Caloundra has some of the best fishing on the Sunshine Coast. The Pumicestone passage is home to good populations of Dusky Flathead, Bream, Whiting, Mangrove Jack, Trevally, Cod and it has many more visiting fish. Mulloway and Tailor are known to move into the passage particularly in the cooler Months. Big Mulloway and Tailor generally move in around the same time Sea Mullet start schooling to spawn outside of the estuaries. This happens from late autumn to early spring.
It is rumoured Barramundi have also been caught on live bait in the canals of Pelican Waters also.
The mouth of the Pumicestone Passage produces some big Flathead in spring. The weed beds can produce great summer fishing for Bream and whiting on the surface. Flathead are also in large numbers on the run out tide around the weedbeds.
The small creeks along the passage like Bells Creek, are home to some heavy natural structure that hold good Mangrove Jack from Spring to late Summer.
Caloundra fishing spots aren’t limited to the Pumicestone passage. The rocky headlands of Moffat and Kings produce good spring fishing for Mulloway. Kayak and small boats fair well around the headlands too, trawling for summer Pelagics and bottom fishing winter for squire and sweetlip.
The offshore reefs of Bribie Island and the shipping channel also produces great reef fishing. Anglers can expect Emperor, Pink Snapper, Longtail Tuna and Mackerel less than a few kilometers offshore.
The rocky structure north and south on Dicky Beach is a good place to target Jewfish in Winter. Once the mullet have moved out the passage they head north and use the rocks as shelter. Large jewies will be close by. Live and strip mullet works, large shallow diving lures also work. Tailor are also around at the same time. Throughout the year Bream, Dart and whiting are the common catches.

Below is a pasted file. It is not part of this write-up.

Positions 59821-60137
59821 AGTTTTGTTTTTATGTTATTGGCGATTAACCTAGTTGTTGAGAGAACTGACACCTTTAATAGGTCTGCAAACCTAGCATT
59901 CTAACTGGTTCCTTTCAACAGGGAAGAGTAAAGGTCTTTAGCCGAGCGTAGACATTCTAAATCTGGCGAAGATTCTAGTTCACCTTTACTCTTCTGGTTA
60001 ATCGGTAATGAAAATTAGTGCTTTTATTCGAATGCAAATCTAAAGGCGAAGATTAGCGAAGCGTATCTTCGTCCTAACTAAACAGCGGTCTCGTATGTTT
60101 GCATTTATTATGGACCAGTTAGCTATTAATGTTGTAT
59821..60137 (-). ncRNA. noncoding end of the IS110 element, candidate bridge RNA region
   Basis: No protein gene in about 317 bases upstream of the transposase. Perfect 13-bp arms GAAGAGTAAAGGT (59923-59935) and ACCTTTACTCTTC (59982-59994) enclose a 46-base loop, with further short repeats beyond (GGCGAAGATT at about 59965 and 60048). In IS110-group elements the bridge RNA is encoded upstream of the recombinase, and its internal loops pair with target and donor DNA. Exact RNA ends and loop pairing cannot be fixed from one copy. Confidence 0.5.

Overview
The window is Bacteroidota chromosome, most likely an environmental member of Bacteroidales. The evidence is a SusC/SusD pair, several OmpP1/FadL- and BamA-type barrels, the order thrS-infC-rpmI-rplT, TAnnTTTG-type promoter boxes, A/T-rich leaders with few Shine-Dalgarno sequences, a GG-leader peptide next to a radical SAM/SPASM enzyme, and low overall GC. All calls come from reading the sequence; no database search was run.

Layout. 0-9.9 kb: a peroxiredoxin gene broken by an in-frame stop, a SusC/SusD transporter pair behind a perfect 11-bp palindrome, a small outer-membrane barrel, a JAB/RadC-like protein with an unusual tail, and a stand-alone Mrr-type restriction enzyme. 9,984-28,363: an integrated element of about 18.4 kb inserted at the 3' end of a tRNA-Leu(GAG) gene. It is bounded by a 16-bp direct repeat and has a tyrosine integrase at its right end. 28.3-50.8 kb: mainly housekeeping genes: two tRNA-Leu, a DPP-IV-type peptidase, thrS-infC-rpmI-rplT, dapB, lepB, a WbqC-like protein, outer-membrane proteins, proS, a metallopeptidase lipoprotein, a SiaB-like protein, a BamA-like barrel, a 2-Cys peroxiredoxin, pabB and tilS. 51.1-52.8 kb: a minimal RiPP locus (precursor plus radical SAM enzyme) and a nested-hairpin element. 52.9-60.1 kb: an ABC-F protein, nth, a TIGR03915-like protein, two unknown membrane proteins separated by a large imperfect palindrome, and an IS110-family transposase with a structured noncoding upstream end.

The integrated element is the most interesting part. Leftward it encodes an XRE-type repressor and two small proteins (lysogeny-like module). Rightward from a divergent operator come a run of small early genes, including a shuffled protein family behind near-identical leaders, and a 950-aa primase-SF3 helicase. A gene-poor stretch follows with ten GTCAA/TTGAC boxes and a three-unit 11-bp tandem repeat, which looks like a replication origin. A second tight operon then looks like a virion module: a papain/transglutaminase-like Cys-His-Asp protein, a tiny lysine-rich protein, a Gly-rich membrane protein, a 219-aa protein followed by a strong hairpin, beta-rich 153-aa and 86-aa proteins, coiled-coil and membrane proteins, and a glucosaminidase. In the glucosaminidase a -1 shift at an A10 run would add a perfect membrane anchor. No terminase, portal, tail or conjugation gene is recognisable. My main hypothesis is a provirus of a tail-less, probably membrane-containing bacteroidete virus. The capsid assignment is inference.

Heavy reef and waves provide a good scenario for predatory fish like Tailor and Mulloway to hunt. Target these fish from Winter to Spring on strip and live baits. Tailor will also take poppers and metal slugs. Big shallow diving minnows would on Mulloway. Focus efforts around the white water. Bream throughout the year on small baits.
Access to deeper water when the conditions are calm. Very snaggy but can fish well for Bream and the odd Squire at times. Mulloway and Tailor have also been caught here.
Constantly changing bar but always has a deep hole. Best fished early morning or late afternoons at the turn of the tide. Bream are the main catch, but the odd Tailor and Mulloway are also caught. Big Flathead are caught here in Spring every year.
The drop offs and weed beds fish well on the run out tide for Flathead and whiting. Soft plastics and hard body lures like the Lively Micro mullet in red colour is dynamite on Flathead. Trevally are also on the flats during Summer.
The natural timber structure along the island falls into deeper water. This area has some good fishing in winter for Bream and summer produces mostly Flathead, Trevally and the odd Cod.
The gaps in the weed beds are good place to fish on the out going tide for Flathead and Bream. Through the summer and after rain, bream will hit surface lures which can be great fishing.
Deep water, this is a good spot to live bait at night during the warmer months for Mangrove Jack. Flathead, Bream and Trevally are also common catches here. Can be hard to fish with lures during tidal movements, most anglers opting to sit on baits.